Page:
What Do You Do With The Books You Have Read On Your Kindle?

What Do You Do With The Books You Have Read On Your Kindle?
Did you know... a full Kindle weighs a billionth of a billionth of a gram more than a brand-new one? That's one of my favourite facts from the book 1227 Facts To Blow Your Socks Off whch I've had on my Kindle for a couple of years now. But what are you actually supposed to DO with the e-books once you've read them? You can't (as yet in the UK) lend them to anyone, you can't donate them to charity, they aren't sitting on a shelf collecting dust and even though you can store approximately 3500 books on one (and even if you read one a day that would take over 9-and-a-half years) they aren't much use sitting on your Kindle.

I love my Kindle. I have the Kindle 4 and it was a surprise present a few years ago. I've never upgraded because there's no real need - it does the job it's supposed to. I've got a couple of hunddred books on my Kindle and that's the beauty of it - there's always something to read whether it be a new book from my "Books To Read" list, a comfort read from my "Favourites" folder or just a couple of .pdf documents that I've uploaded for research purposes.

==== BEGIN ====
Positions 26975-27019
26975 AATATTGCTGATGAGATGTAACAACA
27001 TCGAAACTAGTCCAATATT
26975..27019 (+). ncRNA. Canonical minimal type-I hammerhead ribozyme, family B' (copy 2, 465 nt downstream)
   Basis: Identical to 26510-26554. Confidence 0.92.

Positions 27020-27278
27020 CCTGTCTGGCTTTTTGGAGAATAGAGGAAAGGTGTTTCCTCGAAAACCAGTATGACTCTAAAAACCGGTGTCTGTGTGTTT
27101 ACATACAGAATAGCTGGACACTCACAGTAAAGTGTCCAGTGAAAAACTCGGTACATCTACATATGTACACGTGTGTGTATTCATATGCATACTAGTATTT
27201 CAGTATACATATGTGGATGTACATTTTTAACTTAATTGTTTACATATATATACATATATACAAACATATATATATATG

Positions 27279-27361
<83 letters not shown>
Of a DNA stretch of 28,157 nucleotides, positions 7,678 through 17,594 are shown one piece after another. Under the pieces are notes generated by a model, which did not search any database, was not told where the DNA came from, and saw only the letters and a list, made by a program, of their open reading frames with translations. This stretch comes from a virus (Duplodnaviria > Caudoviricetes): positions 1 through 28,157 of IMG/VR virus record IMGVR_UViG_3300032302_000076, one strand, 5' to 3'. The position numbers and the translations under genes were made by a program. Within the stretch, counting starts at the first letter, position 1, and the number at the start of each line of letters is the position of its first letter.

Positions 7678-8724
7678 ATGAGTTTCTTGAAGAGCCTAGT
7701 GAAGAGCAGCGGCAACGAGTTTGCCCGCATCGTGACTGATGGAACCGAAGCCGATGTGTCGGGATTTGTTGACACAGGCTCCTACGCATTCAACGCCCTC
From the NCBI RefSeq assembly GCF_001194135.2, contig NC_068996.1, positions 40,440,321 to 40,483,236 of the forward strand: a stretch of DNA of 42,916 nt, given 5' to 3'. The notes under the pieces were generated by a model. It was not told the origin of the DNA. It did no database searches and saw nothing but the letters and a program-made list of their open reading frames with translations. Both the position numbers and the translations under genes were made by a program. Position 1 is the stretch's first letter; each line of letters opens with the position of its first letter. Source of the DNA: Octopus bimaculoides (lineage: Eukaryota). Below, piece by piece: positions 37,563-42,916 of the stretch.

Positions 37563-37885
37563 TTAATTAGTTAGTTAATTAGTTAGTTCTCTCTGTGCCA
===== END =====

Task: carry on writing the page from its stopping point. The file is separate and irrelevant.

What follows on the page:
I'm sure it's just my mild OCD kicking in and me just wanting to have un-read and in-progress books available for me to dip into when I switch my Kindle on.  I was (and still am in some respects) the sort of person who has three or more books on my bedside table, one next to the loo, another by the bath, a couple next to my chair in the lounge and one in my handbag.  The only difference now is that they are all stashed on my Kindle and I cart that around with me wherever I go.

So what do you do with the books you have read on your Kindle?  Do you just leave them there and forget about them? Do you move them into a little folder so that you can find them or refer back to them if you need to?  Do you delete them knowing that you can retrieve them from your Amazon account if you need to?  

Am I over-thinking this?


a full Kindle weighs a billionth of a billionth of a gram more than a brand-new one

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